Humidity measurement plays a critical role in profitable biogas production

Soil, leaves and water bubbles on a hand
Anne Palmio
Anne Palmio
Marketing Manager
Nov 4, 2019
Biogas Production

For biogas producers, keeping the process stable while making sure that combined heat and power (CHP) engines and active carbon filters work smoothly is just one of the challenges they have to face. In-line humidity measurement can help answer these challenges – and make biogas production more profitable.

The benefits of humidity measurement
There are three main benefits of measuring humidity in your biogas production process:

Firstly, measuring humidity and getting reliable data that you can trust gives you a more complete picture of biogas quality. In order to calculate methane volume, for example, you need to know the humidity levels.

Secondly, you will be able to reduce CHP engine maintenance and downtime by getting accurate humidity readings directly from the gas line through continuous in-line monitoring and by adjusting the water removal accordingly.

Thirdly, humidity process control reduces how often you need to change the active carbon filters.

In short, knowing the humidity levels in your process, and being able to control them, can allow you to make significant annual savings.

Positive feedback from biogas experts
One of the first companies to investigate the potential of combined humidity, methane, and carbon dioxide measurement was the gas engine specialist CooperÖstlund. Kyle Kirby, Technical Director at CooperÖstlund, explains:

“Process optimization is a key feature of the service that we deliver, so we were keen to evaluate the potential offered by this new technology. To do this we deployed a multigas probe at one of our customer sites in the UK.”

The probe was installed to check whether moisture was being removed from the biogas produced by the plant. This not only validated that the gas chillers were operating successfully, but also ensured that the business maintained a consistently high quality of biogas, which is used in on-site CHP and gas-to-grid processes.

Another company that is already familiar with the benefits of optical in-line humidity measurement is Sarlin, a Finnish engineering company.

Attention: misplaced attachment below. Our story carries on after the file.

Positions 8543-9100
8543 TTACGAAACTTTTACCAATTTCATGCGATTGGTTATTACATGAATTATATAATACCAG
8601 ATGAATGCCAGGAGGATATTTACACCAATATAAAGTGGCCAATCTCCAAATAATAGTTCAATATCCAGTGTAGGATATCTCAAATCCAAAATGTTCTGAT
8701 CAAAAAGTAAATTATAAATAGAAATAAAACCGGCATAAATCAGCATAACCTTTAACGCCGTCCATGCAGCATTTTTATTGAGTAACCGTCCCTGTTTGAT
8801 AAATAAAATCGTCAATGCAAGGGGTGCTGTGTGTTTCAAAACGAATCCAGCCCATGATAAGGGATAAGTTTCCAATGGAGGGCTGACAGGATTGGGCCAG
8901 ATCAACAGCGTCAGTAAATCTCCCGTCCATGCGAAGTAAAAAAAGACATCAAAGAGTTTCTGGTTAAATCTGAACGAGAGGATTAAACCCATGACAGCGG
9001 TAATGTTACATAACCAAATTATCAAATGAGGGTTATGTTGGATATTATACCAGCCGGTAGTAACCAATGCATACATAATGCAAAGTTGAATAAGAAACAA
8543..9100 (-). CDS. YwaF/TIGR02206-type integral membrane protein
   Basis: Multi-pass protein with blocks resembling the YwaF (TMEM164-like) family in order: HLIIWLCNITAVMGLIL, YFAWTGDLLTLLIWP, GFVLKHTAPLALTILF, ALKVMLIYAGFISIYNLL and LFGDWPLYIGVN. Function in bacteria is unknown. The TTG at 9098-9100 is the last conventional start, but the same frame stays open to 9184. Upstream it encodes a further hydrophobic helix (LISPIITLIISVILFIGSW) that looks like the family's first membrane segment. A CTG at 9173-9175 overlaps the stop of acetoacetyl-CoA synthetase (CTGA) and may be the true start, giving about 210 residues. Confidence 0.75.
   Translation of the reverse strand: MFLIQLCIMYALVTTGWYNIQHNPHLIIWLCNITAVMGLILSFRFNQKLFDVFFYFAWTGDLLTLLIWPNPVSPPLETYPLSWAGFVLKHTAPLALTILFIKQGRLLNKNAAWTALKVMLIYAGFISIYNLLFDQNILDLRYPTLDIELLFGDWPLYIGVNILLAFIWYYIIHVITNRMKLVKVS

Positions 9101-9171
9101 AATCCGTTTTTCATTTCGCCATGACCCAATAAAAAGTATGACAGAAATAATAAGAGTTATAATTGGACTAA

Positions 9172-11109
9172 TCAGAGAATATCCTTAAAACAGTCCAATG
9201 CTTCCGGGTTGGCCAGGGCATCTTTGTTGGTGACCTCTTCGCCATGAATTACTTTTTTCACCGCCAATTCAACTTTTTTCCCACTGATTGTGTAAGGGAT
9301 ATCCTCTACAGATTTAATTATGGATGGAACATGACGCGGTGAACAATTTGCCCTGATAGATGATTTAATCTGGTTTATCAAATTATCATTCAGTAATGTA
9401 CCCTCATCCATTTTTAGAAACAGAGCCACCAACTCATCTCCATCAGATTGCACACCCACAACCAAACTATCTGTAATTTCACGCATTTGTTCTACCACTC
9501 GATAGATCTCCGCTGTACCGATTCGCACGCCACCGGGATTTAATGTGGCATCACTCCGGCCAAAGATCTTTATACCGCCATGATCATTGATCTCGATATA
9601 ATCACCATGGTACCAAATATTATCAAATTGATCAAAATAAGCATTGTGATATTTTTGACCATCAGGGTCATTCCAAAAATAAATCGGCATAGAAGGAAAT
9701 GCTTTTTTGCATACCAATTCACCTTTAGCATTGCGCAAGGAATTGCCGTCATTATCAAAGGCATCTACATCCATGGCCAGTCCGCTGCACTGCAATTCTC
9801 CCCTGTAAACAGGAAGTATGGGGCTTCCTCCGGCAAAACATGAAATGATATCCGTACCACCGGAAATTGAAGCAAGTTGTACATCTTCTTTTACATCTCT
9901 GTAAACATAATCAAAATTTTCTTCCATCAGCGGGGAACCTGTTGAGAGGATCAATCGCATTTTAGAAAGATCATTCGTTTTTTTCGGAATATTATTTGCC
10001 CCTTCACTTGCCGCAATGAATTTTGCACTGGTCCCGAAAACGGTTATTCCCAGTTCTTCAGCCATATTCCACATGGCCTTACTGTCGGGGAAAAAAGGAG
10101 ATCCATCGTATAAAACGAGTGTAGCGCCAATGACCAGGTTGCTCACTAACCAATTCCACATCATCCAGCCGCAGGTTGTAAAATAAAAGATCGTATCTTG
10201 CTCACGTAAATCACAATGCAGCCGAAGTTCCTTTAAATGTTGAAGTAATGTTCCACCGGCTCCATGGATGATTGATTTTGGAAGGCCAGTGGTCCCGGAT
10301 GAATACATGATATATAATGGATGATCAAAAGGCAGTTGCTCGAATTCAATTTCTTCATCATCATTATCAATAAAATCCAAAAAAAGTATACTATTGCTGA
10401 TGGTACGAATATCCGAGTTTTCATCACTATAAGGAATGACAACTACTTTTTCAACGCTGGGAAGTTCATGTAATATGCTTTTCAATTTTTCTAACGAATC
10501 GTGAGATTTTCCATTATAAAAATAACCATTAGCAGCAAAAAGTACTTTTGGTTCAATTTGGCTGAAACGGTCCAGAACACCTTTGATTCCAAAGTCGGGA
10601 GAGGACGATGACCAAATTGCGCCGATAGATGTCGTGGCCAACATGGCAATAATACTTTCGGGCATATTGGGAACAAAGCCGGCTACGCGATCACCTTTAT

In a recent webinar, Sarlin’s Product Group Manager Lauri Valovirta recommended keeping operating costs down by running the CHP engine with full-load 24/7. This is possible when you continuously monitor the levels of humidity and hydrogen sulfide in the biogas and prevent them from reaching and damaging the engine.

Vaisala challenges what’s possible in demanding measurement environments
With over 80 years of experience, Vaisala has created measurement technologies that are trusted by leading organizations not only across the globe but also on space missions. With an in-house cleanroom for microchip manufacturing, Vaisala wants to ensure leading measurement accuracy, stability, and response time, along with many other benefits, to help our customers reach their goals.

Applying humidity measurement to biogas process lines required a new approach. Luckily, Vaisala’s optical CARBOCAP® technology was already available, although it was previously applied only to carbon dioxide measurement. Finding the right wavelength for water and methane measurement and ensuring safe in-line installation into a hazardous environment enabled us to develop the world’s first multigas measurement instrument MGP261 for in-line methane, carbon dioxide, and humidity measurements.

“This innovative new technology was launched in January 2019, and we are already seeing the benefits it is bringing to the biogas industry. The better you can monitor your entire process and react to changes in the gas composition and humidity, the more efficient the biogas plant becomes,” explains Vaisala Product Manager Antti Heikkilä.

Read more about optical humidity measurement in Antti Heikkilä's blog post.

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